Survey Results - Trainee feedback on Hill Dickinson LLP
The lowdown - Trainees (in their own words) on Hill Dickinson LLP
Why did you choose this firm over any others? ‘It has an exceptional reputation’, ‘the culture and the commitment to training future solicitors’, ‘the positive and supportive culture I experienced during the vacation scheme’, ‘sector specialisation’, ‘good reputation and approachable staff’, ‘I had a former colleague who rated the training and work very highly’, ‘I worked here as a paralegal and was interested in the health work’
Best thing? ‘The people’, ‘work/life balance’, ‘the culture and the people’, ‘the culture – everyone I have met is so friendly and down to earth’, ‘the amount of client contact’, ‘you are given responsibility from the outset, ‘the respect I get as a trainee’, ‘quality of work and responsibility’
Worst thing? ‘The salary’, ‘the Manchester office isn’t very nice’, ‘the lack of formal seat allocation and qualification processes’, ‘the pay’, ‘the IT systems’, ‘the paper payslips’, ‘that there is no canteen anymore in the Liverpool office’, ‘the Manchester office is far worse than comparative firms, and the firm’s other UK offices’, ‘opaque qualification process’
Best moment? ‘Attending an out-of-hours urgent Court of Protection hearing’, ‘finding the silver bullet on a case’, ‘attending Admiralty Court’, ‘multiple social events’, ‘being invited to spend time with one of the firm’s biggest clients to see their side of a transaction’, ‘attending the Royal Courts of Justice with counsel and the client’, ‘attending a hearing at the Court of Appeal’, ‘completing challenging work with the support required to ensure I was able to succeed’
Worst moment? ‘I have experienced long and difficult days where I had to undertake challenging tasks’, ‘not having much to do at the start’, ‘starting online wasn’t easy’, ‘furlough’, ‘changing seats’, ‘not being able to meet colleagues face to face’, ‘quiet periods’
The Lex 100 verdict on Hill Dickinson LLP
Market leader in the North West, Hill Dickinson also has an office in London, as well as an ‘international presence’. The firm has ‘strong ties with the marine sector’ and also specialises in ‘health-based matters’. ‘High-calibre commercial work’ is on offer and trainees are ‘encouraged to take early responsibility and make a real difference’. The best thing about Hill Dickinson is its people; ‘everyone I have met, from the CEO to the training principal to my supervisor have been very approachable and willing to help’. Colleagues are ‘friendly and down to earth’ and ‘supervisors are very trusting’. Hill Dickinson is the deserving recipient of four Lex 100 Winner awards this year, having come up trumps for job satisfaction, quality of work, social life and work/life balance. Trainees are ‘happy to put in long hours where necessary, but there isn’t a ‘jacket on the back of the chair’ atmosphere at all’. There were some complaints about the Manchester office, which ‘isn’t as nice as comparable firms in the area, or the firm’s other UK offices for that matter’. There is also a perceived ‘lack of clarity around NQ jobs’. Recruits were proud of ‘assisting with a high-profile and complex case relating to ship arrest, counter-security and wrongful arrest damages’, ‘reviewing a large suite of construction documents and drafting a report to the client on the same’ and ‘attending a mediation in my health litigation seat’. ‘The initial transition from one business group to another when changing seats’, ‘not being able to meet colleagues face to face because of Covid’ and ‘experiencing long and difficult days when I had to undertake challenging tasks’ were much more stressful. For an ‘international firm with a local feel and culture’, consider Hill Dickinson.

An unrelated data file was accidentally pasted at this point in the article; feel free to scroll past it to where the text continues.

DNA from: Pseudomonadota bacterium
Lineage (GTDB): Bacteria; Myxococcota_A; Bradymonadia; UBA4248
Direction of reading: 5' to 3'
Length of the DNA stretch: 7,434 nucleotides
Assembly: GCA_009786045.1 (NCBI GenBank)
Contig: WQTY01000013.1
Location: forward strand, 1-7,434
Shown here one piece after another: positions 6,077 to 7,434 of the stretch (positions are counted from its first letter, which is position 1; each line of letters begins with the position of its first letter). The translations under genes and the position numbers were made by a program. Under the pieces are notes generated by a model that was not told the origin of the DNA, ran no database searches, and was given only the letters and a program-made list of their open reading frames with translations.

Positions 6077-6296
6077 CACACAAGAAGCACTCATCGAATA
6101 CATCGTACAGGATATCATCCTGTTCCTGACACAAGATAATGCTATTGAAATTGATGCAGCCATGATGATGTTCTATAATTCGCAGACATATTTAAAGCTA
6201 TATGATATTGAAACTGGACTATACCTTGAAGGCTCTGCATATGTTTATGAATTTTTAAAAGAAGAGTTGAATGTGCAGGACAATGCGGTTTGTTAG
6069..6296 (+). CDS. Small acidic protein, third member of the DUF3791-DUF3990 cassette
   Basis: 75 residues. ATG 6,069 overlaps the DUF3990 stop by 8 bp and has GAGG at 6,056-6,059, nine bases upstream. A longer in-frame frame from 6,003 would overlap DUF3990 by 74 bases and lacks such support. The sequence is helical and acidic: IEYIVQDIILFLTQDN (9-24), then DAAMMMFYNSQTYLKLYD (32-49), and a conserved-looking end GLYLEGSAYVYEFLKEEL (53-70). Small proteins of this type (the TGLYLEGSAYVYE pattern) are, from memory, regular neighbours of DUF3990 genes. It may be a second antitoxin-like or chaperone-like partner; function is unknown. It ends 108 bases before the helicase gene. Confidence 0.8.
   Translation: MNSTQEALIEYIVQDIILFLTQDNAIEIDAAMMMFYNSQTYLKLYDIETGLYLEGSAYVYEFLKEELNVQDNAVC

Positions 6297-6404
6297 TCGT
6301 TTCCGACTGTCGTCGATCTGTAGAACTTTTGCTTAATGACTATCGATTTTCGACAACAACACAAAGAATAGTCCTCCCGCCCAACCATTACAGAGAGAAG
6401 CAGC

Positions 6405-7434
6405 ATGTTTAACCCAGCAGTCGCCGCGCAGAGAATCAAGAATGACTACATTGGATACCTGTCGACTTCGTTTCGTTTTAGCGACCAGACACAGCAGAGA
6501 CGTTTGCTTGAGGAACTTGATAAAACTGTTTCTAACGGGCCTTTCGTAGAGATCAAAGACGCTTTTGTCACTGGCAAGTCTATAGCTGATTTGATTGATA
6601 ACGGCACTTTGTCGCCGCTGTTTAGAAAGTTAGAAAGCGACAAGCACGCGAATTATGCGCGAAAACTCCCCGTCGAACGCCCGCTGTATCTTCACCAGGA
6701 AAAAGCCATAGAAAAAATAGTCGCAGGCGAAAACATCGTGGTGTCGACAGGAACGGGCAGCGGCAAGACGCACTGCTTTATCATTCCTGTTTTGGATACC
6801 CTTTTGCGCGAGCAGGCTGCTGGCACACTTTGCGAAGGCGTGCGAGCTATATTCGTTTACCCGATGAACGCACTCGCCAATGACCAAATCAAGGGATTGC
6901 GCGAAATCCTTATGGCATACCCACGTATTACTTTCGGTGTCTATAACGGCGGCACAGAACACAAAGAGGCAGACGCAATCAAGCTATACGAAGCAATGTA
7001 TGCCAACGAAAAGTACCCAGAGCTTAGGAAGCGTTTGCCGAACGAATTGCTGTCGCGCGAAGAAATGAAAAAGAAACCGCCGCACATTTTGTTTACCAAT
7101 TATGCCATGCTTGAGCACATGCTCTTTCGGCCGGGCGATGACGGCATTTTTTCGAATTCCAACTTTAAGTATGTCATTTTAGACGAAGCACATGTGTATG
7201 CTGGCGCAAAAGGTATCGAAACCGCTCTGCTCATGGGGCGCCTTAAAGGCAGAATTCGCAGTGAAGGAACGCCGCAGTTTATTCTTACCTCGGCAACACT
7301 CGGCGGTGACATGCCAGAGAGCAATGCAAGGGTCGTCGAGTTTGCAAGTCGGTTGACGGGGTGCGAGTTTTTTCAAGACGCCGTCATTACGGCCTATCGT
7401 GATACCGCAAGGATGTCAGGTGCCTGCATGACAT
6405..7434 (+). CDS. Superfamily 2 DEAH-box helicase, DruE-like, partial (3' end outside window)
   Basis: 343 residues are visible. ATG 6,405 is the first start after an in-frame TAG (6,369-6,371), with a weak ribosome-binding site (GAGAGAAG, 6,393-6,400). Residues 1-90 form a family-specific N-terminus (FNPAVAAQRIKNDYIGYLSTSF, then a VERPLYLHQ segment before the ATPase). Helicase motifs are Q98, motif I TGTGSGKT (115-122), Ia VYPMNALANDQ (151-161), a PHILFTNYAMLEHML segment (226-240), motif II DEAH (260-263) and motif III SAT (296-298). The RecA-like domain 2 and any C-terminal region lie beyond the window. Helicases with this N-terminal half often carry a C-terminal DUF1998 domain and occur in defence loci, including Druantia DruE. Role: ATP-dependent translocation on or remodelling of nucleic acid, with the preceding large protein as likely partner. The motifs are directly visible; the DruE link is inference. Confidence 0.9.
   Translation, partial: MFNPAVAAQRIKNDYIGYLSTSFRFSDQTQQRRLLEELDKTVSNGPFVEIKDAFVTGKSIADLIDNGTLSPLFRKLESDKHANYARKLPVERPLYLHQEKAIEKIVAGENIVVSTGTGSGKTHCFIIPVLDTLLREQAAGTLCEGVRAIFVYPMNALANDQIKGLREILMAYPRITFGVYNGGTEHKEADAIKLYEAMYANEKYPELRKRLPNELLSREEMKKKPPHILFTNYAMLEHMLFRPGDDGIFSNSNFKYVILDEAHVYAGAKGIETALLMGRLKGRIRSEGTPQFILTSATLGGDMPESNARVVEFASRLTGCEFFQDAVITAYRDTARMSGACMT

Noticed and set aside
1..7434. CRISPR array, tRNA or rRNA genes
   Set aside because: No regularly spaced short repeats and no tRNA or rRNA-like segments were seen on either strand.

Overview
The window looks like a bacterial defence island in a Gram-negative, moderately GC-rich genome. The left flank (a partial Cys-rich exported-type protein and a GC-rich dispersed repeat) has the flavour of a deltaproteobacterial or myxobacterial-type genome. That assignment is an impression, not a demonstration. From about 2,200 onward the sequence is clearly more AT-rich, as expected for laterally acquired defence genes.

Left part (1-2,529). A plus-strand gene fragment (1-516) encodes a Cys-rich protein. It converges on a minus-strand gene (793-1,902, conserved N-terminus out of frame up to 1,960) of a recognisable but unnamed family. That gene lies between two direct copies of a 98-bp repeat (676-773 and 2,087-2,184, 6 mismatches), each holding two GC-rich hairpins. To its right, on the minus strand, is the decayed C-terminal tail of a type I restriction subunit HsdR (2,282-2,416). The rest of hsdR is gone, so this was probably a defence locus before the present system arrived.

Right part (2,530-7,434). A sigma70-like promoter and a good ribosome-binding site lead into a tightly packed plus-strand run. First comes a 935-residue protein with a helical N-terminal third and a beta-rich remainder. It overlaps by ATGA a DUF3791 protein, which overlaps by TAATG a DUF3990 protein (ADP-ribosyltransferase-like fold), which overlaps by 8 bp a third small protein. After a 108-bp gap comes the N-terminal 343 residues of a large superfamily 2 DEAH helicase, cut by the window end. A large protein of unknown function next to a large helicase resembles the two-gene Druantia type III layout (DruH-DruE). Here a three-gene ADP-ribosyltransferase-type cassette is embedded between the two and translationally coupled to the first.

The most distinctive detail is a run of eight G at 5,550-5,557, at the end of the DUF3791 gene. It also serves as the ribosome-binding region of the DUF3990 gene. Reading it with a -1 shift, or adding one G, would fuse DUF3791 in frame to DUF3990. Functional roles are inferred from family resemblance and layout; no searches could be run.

The firm: At Hill Dickinson we understand that our people, our clients and our communities are at the heart of everything we do. We are an internationally recognised law firm that delivers advice and strategic guidance spanning the full legal spectrum across the UK, Europe and Asia.
The clients: The NHS; DHL Group; Kuehne & Nagel; Co-operative Group; Health Education England; Peel; Greater Manchester Combined Authority; UK Oil and Gas plc; Juvenescence UK Ltd; Fishawack Ltd.